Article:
What are your leafy greens (or maybe purples? reds?) doing this June?  Show them off and then pop over to Digging for a look at foliage shared by other gardeners.

 

29 thoughts on “Foliage Follow-Up, June 2015

  1. There are lots of foliage winners in this lineup but that sparkler Carex is stunning. I’ve got a similar color combination in Aztec grass but it doesn’t stand up and demand attention quite so effectively. I definitely see the attraction!

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    • Isn’t the Sparkler pretty? I first saw it on Digging, but it wasn’t until I was trolling the rows of BSN looking for just the RIGHT plant, that I saw it in real life. I try to always buy or trade for plants that feed something at some point of the year, but I make exceptions to that rule. Sparkler is one of those exceptions.

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    • The laurel flowers do resemble wisteria in some ways with the cluster and color. My largest globemallow is about 2.5 X 3. It’s a plant that wants to bake in the full sun, so nothing but will do. In the right spot though, it’s a lovely shrub.

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  2. Thank you for sharing the foliage with holes! It made me want to give you a hug. I am share and share alike. I have made peace with my leaf holes long ago! I am curious who does it….I have hostas in pots on the porch so I know that snails are not eating them. Just wondering who!

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    • Well hugs right back atcha, Laurin! That’s so funny. I’m very suspicious of gardeners who don’t have the natural imperfections that plants will have–granted, some years more than others. Either the gardener is being dishonest or using chemicals that are damaging to the garden and its inhabitants and the environment in general.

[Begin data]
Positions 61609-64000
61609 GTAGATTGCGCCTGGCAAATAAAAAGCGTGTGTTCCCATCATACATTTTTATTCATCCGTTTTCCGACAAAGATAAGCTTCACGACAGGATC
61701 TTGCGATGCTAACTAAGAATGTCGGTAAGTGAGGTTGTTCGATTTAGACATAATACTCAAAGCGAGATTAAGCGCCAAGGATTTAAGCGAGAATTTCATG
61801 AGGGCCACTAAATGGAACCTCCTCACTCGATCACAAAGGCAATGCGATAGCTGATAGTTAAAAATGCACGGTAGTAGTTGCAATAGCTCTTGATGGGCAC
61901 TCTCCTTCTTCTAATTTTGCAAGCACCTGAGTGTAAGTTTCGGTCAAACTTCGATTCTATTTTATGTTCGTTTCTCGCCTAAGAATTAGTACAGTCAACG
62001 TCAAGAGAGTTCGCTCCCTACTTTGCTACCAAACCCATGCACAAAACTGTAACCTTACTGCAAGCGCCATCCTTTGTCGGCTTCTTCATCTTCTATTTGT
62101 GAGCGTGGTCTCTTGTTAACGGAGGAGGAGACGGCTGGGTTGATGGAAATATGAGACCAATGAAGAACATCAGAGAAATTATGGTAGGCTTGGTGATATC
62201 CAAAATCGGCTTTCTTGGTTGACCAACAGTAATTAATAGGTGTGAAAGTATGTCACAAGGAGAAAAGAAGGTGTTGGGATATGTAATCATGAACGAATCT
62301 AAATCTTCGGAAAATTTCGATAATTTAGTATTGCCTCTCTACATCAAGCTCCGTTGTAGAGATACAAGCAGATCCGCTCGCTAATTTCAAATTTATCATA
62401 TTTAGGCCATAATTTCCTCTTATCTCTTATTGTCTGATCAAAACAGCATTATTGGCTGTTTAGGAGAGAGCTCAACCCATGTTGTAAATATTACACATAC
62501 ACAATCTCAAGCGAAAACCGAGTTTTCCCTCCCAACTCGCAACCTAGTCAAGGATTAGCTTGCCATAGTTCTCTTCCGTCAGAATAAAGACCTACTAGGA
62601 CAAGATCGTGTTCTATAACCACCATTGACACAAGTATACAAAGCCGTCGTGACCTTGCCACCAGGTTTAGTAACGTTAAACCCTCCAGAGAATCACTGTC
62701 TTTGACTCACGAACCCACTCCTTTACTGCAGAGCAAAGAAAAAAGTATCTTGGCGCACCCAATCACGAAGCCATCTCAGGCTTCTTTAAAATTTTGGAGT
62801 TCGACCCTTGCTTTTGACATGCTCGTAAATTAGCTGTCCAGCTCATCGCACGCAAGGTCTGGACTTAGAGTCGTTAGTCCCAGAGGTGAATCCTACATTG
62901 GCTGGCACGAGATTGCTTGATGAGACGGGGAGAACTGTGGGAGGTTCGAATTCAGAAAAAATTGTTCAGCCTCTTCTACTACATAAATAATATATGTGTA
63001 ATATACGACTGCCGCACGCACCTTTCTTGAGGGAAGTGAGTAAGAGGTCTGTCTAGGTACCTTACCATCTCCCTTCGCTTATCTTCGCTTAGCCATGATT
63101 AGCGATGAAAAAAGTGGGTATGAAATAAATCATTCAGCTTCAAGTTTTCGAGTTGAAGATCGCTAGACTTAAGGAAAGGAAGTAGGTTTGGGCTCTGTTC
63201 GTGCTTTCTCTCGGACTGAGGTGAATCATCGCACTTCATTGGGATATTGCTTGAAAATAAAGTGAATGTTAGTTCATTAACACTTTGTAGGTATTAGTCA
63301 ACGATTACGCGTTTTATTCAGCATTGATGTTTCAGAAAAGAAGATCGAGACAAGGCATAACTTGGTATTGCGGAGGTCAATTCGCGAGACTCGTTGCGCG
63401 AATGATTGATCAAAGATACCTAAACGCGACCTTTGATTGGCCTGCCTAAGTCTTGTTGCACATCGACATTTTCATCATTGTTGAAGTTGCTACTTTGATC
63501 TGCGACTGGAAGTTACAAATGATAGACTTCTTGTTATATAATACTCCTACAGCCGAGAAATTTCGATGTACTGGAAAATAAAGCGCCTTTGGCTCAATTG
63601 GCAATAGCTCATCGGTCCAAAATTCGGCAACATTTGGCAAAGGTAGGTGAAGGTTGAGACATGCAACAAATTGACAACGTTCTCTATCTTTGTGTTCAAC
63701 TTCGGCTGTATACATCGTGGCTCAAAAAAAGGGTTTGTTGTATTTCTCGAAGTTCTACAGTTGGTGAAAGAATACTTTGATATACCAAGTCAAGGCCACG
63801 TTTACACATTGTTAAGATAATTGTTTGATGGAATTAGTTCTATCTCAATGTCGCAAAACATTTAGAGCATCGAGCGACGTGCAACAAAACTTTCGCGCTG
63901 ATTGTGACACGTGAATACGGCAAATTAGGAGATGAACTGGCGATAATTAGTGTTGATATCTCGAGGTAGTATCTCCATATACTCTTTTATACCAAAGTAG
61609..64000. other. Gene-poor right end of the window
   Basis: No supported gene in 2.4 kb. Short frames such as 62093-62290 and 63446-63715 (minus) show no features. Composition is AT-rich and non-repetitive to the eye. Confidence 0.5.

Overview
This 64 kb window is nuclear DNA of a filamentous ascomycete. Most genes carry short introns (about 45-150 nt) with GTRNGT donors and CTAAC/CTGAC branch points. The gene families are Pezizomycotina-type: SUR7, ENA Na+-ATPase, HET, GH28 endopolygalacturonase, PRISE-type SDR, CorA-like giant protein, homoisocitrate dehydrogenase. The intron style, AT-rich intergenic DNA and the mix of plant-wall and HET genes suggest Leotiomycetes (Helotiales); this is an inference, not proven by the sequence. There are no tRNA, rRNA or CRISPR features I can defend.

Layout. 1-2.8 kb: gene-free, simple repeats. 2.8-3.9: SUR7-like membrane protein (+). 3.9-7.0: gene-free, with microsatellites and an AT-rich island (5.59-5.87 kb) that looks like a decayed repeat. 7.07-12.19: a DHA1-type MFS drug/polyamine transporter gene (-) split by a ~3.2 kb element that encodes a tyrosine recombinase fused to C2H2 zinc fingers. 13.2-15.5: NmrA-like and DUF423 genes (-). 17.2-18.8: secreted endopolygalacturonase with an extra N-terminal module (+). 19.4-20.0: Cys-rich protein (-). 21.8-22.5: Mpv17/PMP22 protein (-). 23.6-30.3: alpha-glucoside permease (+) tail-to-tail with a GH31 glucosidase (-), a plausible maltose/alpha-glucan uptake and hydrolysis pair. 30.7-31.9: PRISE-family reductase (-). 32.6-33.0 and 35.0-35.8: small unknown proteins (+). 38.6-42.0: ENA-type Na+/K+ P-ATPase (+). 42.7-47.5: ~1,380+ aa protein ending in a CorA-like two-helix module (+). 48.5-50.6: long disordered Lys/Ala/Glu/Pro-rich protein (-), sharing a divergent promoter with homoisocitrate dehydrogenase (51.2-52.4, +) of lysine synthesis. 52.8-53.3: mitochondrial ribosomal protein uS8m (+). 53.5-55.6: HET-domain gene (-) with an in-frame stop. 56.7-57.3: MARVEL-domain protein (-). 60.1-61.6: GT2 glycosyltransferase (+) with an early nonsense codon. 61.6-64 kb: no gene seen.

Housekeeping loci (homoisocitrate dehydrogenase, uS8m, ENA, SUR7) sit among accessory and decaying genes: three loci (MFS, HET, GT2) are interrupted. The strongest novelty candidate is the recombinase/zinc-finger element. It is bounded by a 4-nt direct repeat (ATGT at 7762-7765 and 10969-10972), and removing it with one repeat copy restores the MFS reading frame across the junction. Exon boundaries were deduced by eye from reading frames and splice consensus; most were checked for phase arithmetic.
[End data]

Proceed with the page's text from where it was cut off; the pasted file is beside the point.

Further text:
I know I’ve had some snails this year (thanks rain), but I also suspect leafhoppers and some kinds of grasshoppers, (probably thanks rain there, too). Mostly, the holes are on the Turk’s Cap and Blue Mistflower foliage, though my Gregg Mistflower is untouched.

      Are you getting soaked in Houston? We’ve had rain on and off all day–more to come….

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    • Hi Wendy! This Carex doesn’t seem to be all that commonly available. I got mine from BSN, but I’ve asked other places and they had no idea about the plant. It is a nice one for structure and I’ve been pleased at its water-wise-ness.

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  3. Lovely post Tina, gorgeous photo of your Damselfly too. I am still getting used to the names you use over there for your plants, they contour up great images.

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    • Thank you, Julie. As I recall, that that blue fella is a Blue-eyed Darner, Aeshna multicolor. There are so many different species in the Odonata family who visit my pond that IDs can be tricky, though I think I originally got that one right.